29. Extend the battery life for Laptops
If you run Debian on a laptop, you can get some extra batter time by installing the TLP power management tools. This tool provides the power settings that are optimized for battery life.
sudo apt install tlp
After the installation reboot and you will find the TLP process active.
sudo systemctl status tlp
30. Remove unnecessary apps
Luckily, Debian 10 GNOME doesn’t come with too much clutter. However, there are still some programs you may want to remove. There are two ways to do that.
First, open the Software Center and in the Installed tab, you will see all major programs installed on your system . Remove those you are not going to use. I usually removed all the games.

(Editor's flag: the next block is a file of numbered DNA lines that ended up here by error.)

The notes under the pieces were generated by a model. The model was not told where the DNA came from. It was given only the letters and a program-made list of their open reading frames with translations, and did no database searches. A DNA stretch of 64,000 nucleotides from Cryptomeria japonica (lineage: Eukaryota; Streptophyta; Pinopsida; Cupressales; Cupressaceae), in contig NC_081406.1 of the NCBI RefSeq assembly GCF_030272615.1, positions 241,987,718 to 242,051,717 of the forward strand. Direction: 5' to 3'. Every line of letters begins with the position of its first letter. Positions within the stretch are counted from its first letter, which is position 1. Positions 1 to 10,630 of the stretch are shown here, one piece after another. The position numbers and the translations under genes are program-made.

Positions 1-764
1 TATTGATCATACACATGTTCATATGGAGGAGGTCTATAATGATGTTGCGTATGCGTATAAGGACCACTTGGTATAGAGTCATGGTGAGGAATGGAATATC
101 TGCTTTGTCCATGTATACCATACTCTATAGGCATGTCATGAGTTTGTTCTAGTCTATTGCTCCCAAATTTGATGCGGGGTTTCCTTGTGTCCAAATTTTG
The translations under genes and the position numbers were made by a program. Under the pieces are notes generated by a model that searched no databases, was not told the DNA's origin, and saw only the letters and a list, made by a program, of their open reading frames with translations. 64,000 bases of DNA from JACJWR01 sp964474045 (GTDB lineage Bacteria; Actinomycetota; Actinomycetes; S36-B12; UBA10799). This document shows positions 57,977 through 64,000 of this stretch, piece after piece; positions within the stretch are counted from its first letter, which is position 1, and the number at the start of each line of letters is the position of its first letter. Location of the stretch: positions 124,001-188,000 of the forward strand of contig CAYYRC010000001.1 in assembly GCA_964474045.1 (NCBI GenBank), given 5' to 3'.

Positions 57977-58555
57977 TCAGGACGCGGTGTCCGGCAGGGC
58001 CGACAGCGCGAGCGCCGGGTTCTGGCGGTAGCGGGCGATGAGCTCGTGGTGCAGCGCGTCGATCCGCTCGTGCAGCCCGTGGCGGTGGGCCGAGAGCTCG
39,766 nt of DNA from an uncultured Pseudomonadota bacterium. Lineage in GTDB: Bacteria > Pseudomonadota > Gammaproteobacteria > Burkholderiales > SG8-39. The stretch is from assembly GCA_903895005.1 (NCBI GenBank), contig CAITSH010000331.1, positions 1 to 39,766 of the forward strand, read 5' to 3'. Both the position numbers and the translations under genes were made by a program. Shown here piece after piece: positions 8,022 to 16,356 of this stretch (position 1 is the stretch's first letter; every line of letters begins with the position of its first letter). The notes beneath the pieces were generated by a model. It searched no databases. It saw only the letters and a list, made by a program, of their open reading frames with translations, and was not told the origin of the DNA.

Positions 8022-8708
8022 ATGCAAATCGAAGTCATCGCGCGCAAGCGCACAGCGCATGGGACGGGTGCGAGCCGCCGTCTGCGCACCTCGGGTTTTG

If you want to go even further, you can open Synaptic, go to the Status section and select to show only Installed programs. And start cleaning.
Be careful not to remove programs that are vital for your system. For example, I do not need a Bluetooth app, because I do not have Bluetooth. But removing it will remove the whole GNOME desktop.
So, you might damage your system by removing some programs from the Synaptic installed section, if you do not know what you are doing. Be careful!
I hope you find these 30 things to do after installing Debian 10 useful. Let me know if you would add something to this list. The comments section is below. Thank you for reading.